My history with littleBits began in 2013 when my school created a littleBits bar in our makerspace, and our experiences with littleBits have grown exponentially since. You can read about our experiences here, here and here.
Billy’s history with littleBits started in 2015 when he heard about littleBits at an ISTE conference and won a free kit later that Summer at an education conference. That fall, Billy applied for a Donor’s Choose grant and was able to start his small collection of littleBits which he used with his Gifted and Talented students. Billy slowly built his collection the following year with a donation from the Home and School Association. Students loved exploring and learning with the kits.
Billy and I were thrilled to as being selected as one of 20 participants in the littleBits Lead Educator program that took place back in May and June of this past school year. As a result, we were one of the very first educators in the world to get the new littleBits Code Kit and had the opportunity to test the kit with their students and create resources and activities to use in the classroom.
Full disclosure…the students in my makerspace do not like kits. My students are known to throw away directions, disassemble kits they have gotten, and void warranties. With that being said, in partnership with our school’s computer science teacher, Ms. Kirsten Lee, and her AP Computer Science students, they were excited to be able to beta test the new littleBits Code Kit. Rather than designing lessons myself surrounding the littleBits Code Kit, I tasked my students with designing experiences they felt other students would enjoy, embrace and benefit from. This approach is what I call participatory making.
The ultimate goal of this littleBits collaboration was for my students to create an activity for Billy’s 3rd and 4th grade students to complete and to share with the littleBits community, as well.
Prior to kicking off this unit, I asked my students a few questions to get them in the right mindset.
Students who visit our makerspace rarely like to use kits. They would rather use other materials in the makerspace. Why do you think this is so?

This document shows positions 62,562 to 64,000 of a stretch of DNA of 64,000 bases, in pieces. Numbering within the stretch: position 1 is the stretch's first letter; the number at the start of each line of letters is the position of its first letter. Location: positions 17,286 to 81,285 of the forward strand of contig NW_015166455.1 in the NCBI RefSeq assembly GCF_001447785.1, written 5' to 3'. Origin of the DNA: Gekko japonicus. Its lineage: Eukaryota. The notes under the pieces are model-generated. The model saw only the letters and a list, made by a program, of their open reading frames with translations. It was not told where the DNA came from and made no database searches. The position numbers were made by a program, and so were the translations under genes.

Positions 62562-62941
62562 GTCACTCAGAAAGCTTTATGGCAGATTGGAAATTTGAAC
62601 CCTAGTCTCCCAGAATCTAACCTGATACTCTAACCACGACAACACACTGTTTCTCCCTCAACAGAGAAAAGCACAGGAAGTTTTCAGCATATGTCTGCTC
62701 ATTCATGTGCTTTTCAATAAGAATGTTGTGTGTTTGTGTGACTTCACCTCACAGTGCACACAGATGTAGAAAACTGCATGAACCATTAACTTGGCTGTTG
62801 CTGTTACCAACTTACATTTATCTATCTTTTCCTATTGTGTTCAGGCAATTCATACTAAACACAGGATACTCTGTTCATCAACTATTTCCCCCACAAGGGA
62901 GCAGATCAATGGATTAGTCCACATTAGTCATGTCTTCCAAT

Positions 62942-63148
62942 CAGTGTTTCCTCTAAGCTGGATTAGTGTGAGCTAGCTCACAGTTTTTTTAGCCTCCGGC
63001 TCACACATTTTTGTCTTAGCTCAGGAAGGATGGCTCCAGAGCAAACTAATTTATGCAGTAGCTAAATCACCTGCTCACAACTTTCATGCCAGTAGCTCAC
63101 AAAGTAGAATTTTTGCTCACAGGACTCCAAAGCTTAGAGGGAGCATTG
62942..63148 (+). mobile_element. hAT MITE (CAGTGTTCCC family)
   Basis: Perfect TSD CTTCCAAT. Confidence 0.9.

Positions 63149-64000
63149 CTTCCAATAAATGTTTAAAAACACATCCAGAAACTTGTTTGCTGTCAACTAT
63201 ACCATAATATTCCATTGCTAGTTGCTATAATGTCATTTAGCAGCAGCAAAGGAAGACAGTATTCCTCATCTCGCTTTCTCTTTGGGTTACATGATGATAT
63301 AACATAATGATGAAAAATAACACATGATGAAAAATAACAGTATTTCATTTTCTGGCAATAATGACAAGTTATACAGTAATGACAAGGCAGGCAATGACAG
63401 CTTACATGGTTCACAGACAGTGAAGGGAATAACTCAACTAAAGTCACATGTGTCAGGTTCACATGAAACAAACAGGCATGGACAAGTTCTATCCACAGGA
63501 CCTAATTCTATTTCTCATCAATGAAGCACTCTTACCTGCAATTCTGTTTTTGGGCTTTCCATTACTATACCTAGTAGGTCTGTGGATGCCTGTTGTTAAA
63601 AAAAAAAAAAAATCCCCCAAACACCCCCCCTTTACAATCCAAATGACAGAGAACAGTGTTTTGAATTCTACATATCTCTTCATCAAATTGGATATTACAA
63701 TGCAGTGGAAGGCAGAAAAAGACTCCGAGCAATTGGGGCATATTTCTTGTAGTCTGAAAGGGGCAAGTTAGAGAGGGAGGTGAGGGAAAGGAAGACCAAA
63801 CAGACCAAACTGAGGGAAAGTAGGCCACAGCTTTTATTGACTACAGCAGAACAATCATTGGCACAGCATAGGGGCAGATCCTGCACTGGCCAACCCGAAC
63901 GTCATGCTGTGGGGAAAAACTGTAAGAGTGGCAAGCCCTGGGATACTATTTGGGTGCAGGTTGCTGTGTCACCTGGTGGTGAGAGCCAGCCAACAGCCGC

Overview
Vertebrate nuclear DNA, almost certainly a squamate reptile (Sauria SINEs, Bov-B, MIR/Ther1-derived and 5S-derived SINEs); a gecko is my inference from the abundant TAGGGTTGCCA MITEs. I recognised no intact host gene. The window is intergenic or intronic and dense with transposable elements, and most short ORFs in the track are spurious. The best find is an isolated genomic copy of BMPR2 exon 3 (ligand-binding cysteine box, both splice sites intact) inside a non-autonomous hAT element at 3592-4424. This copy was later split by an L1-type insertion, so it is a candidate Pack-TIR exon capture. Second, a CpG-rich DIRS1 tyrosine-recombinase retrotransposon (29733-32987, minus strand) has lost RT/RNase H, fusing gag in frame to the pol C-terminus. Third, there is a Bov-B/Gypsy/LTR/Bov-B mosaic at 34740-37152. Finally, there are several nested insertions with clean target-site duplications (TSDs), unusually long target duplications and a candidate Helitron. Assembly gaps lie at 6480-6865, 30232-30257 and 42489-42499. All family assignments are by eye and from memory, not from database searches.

Their responses were very insightful.
To help to immerse students in this project, my high school students then read ‘Game Changer’ article in Make Magazine, written by Tyler Winegarner. Through this article, students gained a better understanding of how to craft immersive experiences. I wanted to move our students away from the word activity or project and to begin thinking about the difference between an activity or project and an experience. This article helped to get students thinking about creating experiences instead of projects for the littleBits Code Kit. After reading the article, students shared their thoughts on crafting engaging experiences:
I then asked students to put on their experience designer hats. In a previous class, my students and I played a collaborative game on their phones called Spaceteam. Although they enjoyed the game, I asked her students to reflect on playing the game and think about what could have been added playing the game to make the experience, even more, fun, even more enjoyable, and even more meaningful for people when they play it. Their thoughts below:
My students also watched the Building Blocks That Blink, Beep and Teach a TED talk given by the founder of littleBits, Ayah Bdeir. At the same time this was happening, Billy’s students were also diving in deep with the littleBits Code Kit, honing their skills in order to successfully test the experiences created by my students. His students played around with the lessons that came with the kit, some of his students decided to even change the colors of the tug-of-war since they found the colors to be to masculine.
My students then did research to answer the following guiding question:
What techniques can be used to better engage students with makerspace kits, such as the littleBits Code Kit?
Some of my students’ findings are below:
My students then took all they learned and applied it to crafting experiences surrounding the littleBits Code Kit.
Their work was enhanced by having access to the amazing littleBits Code Kits team, who was readily available and accessible and willing to answer any questions the students had. My students created three student-created experiences: Basketball Showdown, Get the Ball Rolling and Star of the Caribbean. Pieces of each can be seen below.
They sent those experiences to Billy’s students, who helped my students refine and debug their work, and ultimately improved the experiences the students created. After Billy’s students completed the experiences created for them by my students, he challenged his students to figure out other creative ways to use the projects. For example, one of the groups decided to select the Basketball game. The students then came up with a plan to create a basketball hoop out of the materials that Billy had available in his room. The students used duct tape, wooden dowels, cardboard, zip ties and a gutter cap to create their hoop. They want the ability to see the scoreboard as they were shooting. They used a foam ball for the ball but discovered that they had to add duct tape for extra weight. The students had a ball playing with the fun design. Another group started to create a replica Death Star out of cardboard.
As a result of the participatory making opportunities afforded to my students in this littleBits Code Kit unit, they recommend to other students who are doing the same the following:
Inviting students into the makerspace activity design process can be transformative for your space. Billy’s students were able to learn from older students and were able to become creative in their own way. Participatory making experiences, such as the ones mine and Billy’s students experienced, are sure to empower your students and help to guarantee your makerspace is the student-driven space we ultimately want those spaces to be.